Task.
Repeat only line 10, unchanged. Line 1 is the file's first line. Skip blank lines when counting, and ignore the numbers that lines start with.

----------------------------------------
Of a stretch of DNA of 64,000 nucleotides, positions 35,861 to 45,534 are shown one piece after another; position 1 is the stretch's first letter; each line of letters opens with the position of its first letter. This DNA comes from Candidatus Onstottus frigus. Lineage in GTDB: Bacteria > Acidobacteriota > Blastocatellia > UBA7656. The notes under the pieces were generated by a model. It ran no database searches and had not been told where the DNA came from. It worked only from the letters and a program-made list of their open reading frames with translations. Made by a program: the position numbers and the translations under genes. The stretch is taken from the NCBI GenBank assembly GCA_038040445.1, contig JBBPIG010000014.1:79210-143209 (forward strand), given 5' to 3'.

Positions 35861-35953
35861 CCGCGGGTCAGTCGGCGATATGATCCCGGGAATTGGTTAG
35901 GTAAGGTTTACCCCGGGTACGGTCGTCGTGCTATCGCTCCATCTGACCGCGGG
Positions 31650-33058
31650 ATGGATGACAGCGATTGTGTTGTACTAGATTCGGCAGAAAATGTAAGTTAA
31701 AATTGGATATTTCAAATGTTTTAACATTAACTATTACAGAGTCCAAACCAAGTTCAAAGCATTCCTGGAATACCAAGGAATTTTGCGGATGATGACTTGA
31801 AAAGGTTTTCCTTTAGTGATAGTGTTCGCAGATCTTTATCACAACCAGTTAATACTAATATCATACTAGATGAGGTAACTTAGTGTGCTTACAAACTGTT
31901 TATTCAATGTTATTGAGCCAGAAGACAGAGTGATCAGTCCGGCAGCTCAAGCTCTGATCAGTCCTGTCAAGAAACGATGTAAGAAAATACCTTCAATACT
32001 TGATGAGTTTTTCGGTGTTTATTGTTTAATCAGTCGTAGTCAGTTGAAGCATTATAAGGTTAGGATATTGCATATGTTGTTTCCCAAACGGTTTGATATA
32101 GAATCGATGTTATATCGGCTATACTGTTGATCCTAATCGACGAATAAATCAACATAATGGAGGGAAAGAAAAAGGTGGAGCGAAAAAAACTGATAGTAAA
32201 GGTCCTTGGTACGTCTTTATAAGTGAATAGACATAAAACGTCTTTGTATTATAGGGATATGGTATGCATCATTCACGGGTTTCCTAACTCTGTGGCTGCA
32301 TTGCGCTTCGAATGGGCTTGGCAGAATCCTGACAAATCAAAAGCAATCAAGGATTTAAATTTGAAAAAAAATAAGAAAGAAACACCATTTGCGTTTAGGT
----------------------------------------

32001 TGATGAGTTTTTCGGTGTTTATTGTTTAATCAGTCGTAGTCAGTTGAAGCATTATAAGGTTAGGATATTGCATATGTTGTTTCCCAAACGGTTTGATATA